What classification is Chlamydia trachomatis?
What are the 3 types of Chlamydia?
Chlamydia is a sexually transmitted infection caused by bacteria. There are three main species of Chlamydia causing human infection: Chlamydia trachomatis, Chlamydia pneumoniae (also known as Chlamydophila pneumoniae), and Chlamydia psittacci.
What are the characteristics of Chlamydia trachomatis?
C. trachomatis is an obligate, aerobic, intracellular parasite of eukaryotic cells. It is a Gram-negative bacteria and has a coccoid or rod shape. It has a cytoplasmic membrane and outer membrane similar to Gram-negative bacteria (thus, it being classified as Gram-negative) but, it lacks a peptidoglycan cell wall.
What types of Chlamydia are there?
Chlamydiae are small gram-negative obligate intracellular microorganisms that preferentially infect squamocolumnar epithelial cells. They include the genera Chlamydia (of which the type species is Chlamydia trachomatis) and Chlamydophila (eg, Chlamydophila pneumoniae and Chlamydophila psittaci).
What are 5 symptoms of chlamydia?
If they do get symptoms, the most common include:
- pain when urinating.
- unusual vaginal discharge.
- pain in the tummy or pelvis.
- pain during sex.
- bleeding after sex.
- bleeding between periods.
What bacteria causes Chlamydia trachomatis?
Chlamydia is a common sexually transmitted disease. It is caused by bacteria called Chlamydia trachomatis.
Where did Chlamydia trachomatis come from?
The origins of both sexually transmitted and ocular C. trachomatis are unclear, but it seems likely that they evolved with humans and shared a common ancestor with environmental chlamydiae some 700 million years ago. Subsequently, evolution within mammalian cells has been accompanied by radical reduction in the C.
What is life cycle of chlamydia?
Like other Chlamydia species, the C. trachomatis life cycle consists of two morphologically distinct life stages: elementary bodies and reticulate bodies. Elementary bodies are spore-like and infectious, whereas reticulate bodies are in the replicative stage and are seen only within host cells.
What are the prevention of chlamydia?
You can help to prevent the spread of chlamydia by: using a condom every time you have vaginal or anal sex. using a condom to cover the penis during oral sex. using a dam (a piece of thin, soft plastic or latex) to cover the female genitals during oral sex or when rubbing female genitals together. not sharing sex toys.
How long does chlamydia stay in the body?
Chlamydia typically goes away within 1 to 2 weeks. You should avoid sex during this time to prevent transmitting the disease. Your doctor may prescribe a one-dose medication or a medication you’ll take daily for about a week. If they prescribe a one-dose pill, you should wait 7 days before having sex again.
Why is chlamydia called the clap?
In the 1500s, this word referred to a rabbit’s nest; due to the active sex lives of rabbits, the name was picked up as a slang term for brothels, a place where people engaged in regular sex and could spread the disease easily. If you had the disease, you had “clapier bubo.” This was eventually shortened to “clap.”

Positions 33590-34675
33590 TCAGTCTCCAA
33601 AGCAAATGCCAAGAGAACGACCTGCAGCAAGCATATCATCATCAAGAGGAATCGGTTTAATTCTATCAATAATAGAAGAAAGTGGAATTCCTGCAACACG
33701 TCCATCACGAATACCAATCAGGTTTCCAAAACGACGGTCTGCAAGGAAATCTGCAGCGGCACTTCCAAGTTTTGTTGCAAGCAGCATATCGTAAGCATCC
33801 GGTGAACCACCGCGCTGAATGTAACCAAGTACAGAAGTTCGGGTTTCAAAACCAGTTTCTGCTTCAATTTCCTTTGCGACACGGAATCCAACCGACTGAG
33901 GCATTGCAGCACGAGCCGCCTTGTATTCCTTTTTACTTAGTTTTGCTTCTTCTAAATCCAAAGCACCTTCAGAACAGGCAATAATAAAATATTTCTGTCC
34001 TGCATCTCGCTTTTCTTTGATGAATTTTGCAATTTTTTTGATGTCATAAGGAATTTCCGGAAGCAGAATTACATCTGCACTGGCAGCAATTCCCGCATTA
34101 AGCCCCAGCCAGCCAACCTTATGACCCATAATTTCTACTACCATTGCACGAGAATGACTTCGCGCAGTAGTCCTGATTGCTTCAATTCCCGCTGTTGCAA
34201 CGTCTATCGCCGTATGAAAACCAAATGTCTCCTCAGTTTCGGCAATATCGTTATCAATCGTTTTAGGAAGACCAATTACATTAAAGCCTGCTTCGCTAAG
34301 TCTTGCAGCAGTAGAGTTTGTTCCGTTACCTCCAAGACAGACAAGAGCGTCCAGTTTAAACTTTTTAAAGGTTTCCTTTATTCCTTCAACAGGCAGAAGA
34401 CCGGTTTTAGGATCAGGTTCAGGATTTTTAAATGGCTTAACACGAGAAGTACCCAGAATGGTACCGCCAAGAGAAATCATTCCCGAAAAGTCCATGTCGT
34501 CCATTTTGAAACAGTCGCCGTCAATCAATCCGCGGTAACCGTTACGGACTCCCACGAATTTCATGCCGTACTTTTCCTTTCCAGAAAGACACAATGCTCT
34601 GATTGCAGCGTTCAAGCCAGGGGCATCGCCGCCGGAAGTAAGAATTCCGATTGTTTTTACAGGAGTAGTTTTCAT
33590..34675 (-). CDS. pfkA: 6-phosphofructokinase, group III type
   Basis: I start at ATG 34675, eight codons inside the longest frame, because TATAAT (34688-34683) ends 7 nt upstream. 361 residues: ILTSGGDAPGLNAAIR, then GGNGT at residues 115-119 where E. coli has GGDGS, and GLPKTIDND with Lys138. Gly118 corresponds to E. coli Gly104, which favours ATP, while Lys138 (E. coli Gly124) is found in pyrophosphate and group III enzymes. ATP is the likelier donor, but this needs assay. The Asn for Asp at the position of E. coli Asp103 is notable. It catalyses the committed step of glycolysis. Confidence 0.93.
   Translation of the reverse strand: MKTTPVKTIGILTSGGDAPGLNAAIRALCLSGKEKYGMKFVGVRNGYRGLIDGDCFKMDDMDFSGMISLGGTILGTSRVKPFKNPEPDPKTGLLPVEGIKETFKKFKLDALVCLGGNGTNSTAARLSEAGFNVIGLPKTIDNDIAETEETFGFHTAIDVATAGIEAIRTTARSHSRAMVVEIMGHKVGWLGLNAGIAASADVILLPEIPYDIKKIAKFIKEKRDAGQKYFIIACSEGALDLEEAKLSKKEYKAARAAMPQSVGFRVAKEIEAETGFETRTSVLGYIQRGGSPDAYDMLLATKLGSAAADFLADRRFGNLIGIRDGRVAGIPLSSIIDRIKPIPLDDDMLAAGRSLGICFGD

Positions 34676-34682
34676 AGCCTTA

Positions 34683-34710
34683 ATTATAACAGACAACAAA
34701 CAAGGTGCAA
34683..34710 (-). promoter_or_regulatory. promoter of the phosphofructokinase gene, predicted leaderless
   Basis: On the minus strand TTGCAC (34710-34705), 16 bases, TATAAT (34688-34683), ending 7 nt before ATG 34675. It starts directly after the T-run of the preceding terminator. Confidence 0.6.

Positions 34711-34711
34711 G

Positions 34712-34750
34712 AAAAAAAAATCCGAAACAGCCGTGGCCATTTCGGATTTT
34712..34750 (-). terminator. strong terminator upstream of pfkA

How long can you have chlamydia before it causes damage?
Symptoms usually appear within one to three weeks after being infected and may be very mild. If not treated, chlamydia can lead to damage to the reproductive system. In women, chlamydial infection can spread to the uterus or fallopian tubes and cause pelvic inflammatory disease (PID), according to the CDC.
Can chlamydia come back on its own?
Thankfully, it’s also curable. But new research suggests that for some people, curing chlamydia doesn’t prevent reinfection, even if they’re not exposed to it again. Apparently the disease can live inside your gut, and reinfect you out of the blue.
What is another name for chlamydia?
Chlamydia, or more specifically a chlamydia infection, is a sexually transmitted infection caused by the bacterium Chlamydia trachomatis.
|Other names||Chlamydia infection|
|Pap smear showing C. trachomatis (H&E stain)|
|Specialty||Infectious disease, gynecology, urology|
What’s the nickname for chlamydia?
Slang: “the clam” “gooey stuff”
Chlamydia is the most common bacterial sexually transmitted disease in the country. It is caused by a bacterium known as Chlamydia trachomatis and is often without symptoms. Chlamydia is frequently diagnosed in teenagers and young adults.
Is chlamydia a virus or bacteria?
Bacterial infections include chlamydia, gonorrhea, and syphilis. Viral infections include human papillomavirus (HPV), herpes (HSV or herpes simplex virus), human immunodeficiency virus/acquired immune deficiency syndrome (HIV/AIDS) and Hepatitis B.
How is chlamydia diagnosed?
Laboratory tests can diagnose chlamydia. Your healthcare provider may ask you to provide a urine sample for testing, or they might use (or ask you to use) a cotton swab to get a vaginal sample.
How do you test for chlamydia?
- A urine test. A sample of your urine is analyzed in the laboratory for presence of this infection.
- A swab. For women, your doctor takes a swab of the discharge from your cervix for culture or antigen testing for chlamydia. This can be done during a routine Pap test.
How can chlamydia be prevented?
You can help to prevent the spread of chlamydia by: using a condom every time you have vaginal or anal sex. using a condom to cover the penis during oral sex. using a dam (a piece of thin, soft plastic or latex) to cover the female genitals during oral sex or when rubbing female genitals together.
What are complications of chlamydia?
Chlamydia is a common STD caused by infection with Chlamydia trachomatis. It can cause cervicitis, urethritis, and proctitis.
How is it treated chlamydia?
Chlamydia can usually be effectively treated with antibiotics. More than 95% of people will be cured if they take their antibiotics correctly. You may be started on antibiotics once test results have confirmed you have chlamydia.